Indonesia was politically opposed to a federated Malaysia, attempting to destabilise the new nation with the view to breaking it up. The actual (undeclared) war began in early 1963, when Indonesia launched a series of cross-border raids into Malaysian territory. By 1964, Indonesian regular army units had also become involved. This development drew in Britain, Australia and New Zealand in support of Malaysian interests.
The Australian Army’s contribution began in 1965. The Australian Government had been reticent to commit ground forces from the Far Eastern Strategic Reserve for fear of risking further confrontation with Indonesia where the Australian Territory of Papua New Guinea bordered with Indonesian Western Papua. However, Indonesian airborne and amphibious attacks on Labis and Pontian (on the Malaysian peninsula) in September and October 1964, persuaded the Australian Government that a greater involvement in support of British operations to defend Malaysian interests was required.
In January 1965, as part of a larger British and Commonwealth force under overall British command - the 3rd Battalion, The Royal Australian Regiment (3RAR), 102 Field Battery, 1 Special Air Service (SAS) Squadron, as well as field and construction squadrons - deployed to Borneo.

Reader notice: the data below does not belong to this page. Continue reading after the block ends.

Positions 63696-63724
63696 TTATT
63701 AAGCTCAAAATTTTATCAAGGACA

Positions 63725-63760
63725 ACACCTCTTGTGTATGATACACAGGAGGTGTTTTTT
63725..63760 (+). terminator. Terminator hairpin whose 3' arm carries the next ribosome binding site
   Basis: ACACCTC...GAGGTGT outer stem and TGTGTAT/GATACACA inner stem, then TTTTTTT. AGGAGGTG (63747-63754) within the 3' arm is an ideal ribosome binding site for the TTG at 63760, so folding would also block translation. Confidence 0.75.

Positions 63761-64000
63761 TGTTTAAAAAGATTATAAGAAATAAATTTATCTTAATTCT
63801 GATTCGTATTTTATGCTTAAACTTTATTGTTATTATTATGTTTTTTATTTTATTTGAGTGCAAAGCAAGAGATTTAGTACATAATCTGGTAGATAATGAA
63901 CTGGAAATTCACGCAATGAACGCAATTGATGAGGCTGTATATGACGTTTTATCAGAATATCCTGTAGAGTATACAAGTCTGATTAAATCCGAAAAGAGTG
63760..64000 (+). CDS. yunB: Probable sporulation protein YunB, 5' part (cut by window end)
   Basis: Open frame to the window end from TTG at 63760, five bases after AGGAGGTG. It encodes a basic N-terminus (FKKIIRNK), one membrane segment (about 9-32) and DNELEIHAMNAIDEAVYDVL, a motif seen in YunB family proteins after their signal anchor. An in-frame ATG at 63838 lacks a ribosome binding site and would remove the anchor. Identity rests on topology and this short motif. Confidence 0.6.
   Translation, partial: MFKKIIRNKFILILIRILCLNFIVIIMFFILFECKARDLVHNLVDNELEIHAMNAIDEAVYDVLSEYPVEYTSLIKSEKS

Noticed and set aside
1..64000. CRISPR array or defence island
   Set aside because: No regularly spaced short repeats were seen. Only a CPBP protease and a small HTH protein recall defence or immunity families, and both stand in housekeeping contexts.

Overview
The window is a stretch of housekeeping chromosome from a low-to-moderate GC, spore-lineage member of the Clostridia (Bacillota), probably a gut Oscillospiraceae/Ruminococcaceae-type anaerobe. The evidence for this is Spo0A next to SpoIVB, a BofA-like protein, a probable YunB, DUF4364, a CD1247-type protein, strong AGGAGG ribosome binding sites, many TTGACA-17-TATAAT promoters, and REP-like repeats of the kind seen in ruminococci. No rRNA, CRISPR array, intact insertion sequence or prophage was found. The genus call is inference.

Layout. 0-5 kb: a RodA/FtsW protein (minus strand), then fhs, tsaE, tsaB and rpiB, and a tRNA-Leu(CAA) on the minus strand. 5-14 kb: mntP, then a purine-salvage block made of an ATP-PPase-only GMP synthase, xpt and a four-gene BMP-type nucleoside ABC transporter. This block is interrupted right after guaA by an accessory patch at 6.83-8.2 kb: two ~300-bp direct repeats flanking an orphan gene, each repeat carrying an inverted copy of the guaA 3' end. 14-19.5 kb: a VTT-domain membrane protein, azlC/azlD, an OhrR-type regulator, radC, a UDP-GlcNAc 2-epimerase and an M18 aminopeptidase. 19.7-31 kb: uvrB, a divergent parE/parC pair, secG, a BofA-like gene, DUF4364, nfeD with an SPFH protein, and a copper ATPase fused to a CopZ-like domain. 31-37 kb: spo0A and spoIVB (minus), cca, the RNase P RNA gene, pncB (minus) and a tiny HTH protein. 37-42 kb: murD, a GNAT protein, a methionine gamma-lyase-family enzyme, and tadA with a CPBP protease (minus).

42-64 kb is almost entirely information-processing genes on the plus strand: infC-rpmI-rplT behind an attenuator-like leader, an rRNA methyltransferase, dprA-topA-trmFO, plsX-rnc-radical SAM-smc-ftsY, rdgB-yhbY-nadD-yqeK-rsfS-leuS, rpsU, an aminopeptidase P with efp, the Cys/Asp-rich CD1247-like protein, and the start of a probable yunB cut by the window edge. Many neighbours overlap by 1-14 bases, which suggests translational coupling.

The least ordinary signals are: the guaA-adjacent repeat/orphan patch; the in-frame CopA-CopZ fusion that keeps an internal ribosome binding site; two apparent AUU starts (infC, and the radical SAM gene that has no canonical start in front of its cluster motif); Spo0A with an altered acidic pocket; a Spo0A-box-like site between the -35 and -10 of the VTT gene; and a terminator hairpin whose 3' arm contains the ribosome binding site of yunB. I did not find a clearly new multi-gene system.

In addition, 111 Light Anti-Aircraft Battery, relieved later by 110 Battery, was deployed to the Butterworth Air Base in Western Malaysia in case of Indonesian air attack. At the same time, several brigades of Indonesian regular troops had been moved from Java to Kalimantan, opposite Sarawak and Sabah.
The Indonesian incursions into Sarawak and Sabah were predominantly the work of relatively small groups, often less than platoon-size. The Commonwealth security forces were deployed primarily in company bases within mutually supporting gun range, with patrols mounted to gain intelligence, set ambushes and forced the Indonesians back behind their own border.
3RAR served on operations from March to July 1965 and were replaced by the 4th Battalion, The Royal Australian Regiment (4RAR) from April to August 1966.
The SAS squadrons likewise served in turn, with 1 SAS Squadron deployed from April to August 1965, and 2 SAS Squadron from March to July 1966.
These operations included Infantry and SAS patrols crossing the Indonesian border to harass Indonesian forces in their advanced base areas. As well as operations on Borneo and the mainland of Malaysia, Australian troops were engaged in intensive patrolling along the Papua New Guinea land border between Indonesian and Australian territory.
The Indonesian Confrontation formally ended in August 1966. It was the last occasion in which Australians fought alongside other Commonwealth forces for what was essentially a British cause – the fate of former British colonial possessions in Southeast Asia.
Seven Australian Army members were killed and six were wounded during the Confrontation. In addition, there were 10 non-operational deaths and 14 other non-operational casualties.
The Australian Army’s involvement in the Confrontation was based on the military principles of containment and de-escalation and provided invaluable experience in developing jungle fighting and counter-insurgency warfare ahead of Army’s contribution to the war in Vietnam.